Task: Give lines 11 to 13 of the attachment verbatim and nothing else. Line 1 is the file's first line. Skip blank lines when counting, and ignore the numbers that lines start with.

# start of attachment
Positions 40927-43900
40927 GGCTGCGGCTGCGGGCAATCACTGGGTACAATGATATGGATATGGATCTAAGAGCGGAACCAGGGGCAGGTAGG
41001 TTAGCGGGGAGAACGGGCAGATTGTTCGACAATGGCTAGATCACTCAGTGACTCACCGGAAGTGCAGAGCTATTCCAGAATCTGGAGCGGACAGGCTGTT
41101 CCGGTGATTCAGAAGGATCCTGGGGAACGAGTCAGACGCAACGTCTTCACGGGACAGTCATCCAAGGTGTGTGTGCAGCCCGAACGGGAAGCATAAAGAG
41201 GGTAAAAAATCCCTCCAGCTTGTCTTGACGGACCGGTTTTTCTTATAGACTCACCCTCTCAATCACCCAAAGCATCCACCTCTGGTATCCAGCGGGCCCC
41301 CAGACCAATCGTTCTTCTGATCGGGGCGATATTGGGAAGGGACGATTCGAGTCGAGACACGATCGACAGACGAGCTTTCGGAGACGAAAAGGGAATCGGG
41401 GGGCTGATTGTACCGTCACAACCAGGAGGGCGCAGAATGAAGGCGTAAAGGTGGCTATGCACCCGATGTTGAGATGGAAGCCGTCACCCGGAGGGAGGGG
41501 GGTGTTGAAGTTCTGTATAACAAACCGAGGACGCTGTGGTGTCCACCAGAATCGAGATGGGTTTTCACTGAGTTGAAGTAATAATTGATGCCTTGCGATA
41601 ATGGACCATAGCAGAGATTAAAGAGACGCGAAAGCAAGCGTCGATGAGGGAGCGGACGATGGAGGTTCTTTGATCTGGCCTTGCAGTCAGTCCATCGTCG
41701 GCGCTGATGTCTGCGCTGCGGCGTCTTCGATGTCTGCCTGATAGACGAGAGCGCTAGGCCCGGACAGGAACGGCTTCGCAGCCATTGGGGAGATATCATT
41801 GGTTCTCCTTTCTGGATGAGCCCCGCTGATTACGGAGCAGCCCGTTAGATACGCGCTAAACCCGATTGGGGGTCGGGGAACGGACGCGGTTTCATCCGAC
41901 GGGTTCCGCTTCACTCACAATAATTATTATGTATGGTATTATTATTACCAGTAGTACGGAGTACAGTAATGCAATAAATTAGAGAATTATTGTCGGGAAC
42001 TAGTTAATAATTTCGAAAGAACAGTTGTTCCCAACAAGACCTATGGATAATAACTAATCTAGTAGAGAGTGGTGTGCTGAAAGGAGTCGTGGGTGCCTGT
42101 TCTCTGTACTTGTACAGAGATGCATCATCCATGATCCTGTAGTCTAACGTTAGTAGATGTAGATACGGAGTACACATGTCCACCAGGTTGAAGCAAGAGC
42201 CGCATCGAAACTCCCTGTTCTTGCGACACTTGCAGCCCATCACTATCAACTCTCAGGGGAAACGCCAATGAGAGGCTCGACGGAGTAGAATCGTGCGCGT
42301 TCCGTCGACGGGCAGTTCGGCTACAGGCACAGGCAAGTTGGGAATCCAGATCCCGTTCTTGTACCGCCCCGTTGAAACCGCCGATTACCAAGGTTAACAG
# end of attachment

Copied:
41801 GGTTCTCCTTTCTGGATGAGCCCCGCTGATTACGGAGCAGCCCGTTAGATACGCGCTAAACCCGATTGGGGGTCGGGGAACGGACGCGGTTTCATCCGAC
41901 GGGTTCCGCTTCACTCACAATAATTATTATGTATGGTATTATTATTACCAGTAGTACGGAGTACAGTAATGCAATAAATTAGAGAATTATTGTCGGGAAC
42001 TAGTTAATAATTTCGAAAGAACAGTTGTTCCCAACAAGACCTATGGATAATAACTAATCTAGTAGAGAGTGGTGTGCTGAAAGGAGTCGTGGGTGCCTGT